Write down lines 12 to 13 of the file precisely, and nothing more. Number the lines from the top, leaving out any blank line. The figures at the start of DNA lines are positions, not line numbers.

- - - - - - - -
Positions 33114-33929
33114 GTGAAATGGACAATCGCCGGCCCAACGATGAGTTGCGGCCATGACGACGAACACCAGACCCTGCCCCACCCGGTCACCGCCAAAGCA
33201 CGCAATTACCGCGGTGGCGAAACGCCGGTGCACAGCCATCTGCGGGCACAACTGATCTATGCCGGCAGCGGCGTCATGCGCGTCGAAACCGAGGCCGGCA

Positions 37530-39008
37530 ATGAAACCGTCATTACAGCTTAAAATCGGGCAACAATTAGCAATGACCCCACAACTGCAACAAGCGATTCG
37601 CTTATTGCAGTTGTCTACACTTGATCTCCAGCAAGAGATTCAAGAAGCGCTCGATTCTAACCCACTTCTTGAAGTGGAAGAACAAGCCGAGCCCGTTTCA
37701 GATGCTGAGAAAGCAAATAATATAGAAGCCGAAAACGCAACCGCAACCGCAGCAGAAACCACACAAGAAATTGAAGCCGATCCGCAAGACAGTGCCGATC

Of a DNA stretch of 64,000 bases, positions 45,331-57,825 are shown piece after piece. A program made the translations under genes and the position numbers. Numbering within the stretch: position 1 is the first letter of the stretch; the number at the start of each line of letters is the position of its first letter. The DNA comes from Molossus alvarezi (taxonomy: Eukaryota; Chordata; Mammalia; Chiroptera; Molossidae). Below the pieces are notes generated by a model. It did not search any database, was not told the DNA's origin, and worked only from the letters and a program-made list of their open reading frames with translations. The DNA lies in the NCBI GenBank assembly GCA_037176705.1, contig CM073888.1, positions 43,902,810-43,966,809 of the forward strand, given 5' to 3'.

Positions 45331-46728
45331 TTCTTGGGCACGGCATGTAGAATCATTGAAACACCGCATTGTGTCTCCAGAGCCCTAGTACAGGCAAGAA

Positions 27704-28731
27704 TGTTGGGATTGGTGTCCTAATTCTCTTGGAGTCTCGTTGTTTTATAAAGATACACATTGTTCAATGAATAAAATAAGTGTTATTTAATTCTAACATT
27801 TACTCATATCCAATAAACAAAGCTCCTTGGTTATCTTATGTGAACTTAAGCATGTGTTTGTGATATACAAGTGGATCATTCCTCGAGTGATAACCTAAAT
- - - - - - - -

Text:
27704 TGTTGGGATTGGTGTCCTAATTCTCTTGGAGTCTCGTTGTTTTATAAAGATACACATTGTTCAATGAATAAAATAAGTGTTATTTAATTCTAACATT
27801 TACTCATATCCAATAAACAAAGCTCCTTGGTTATCTTATGTGAACTTAAGCATGTGTTTGTGATATACAAGTGGATCATTCCTCGAGTGATAACCTAAAT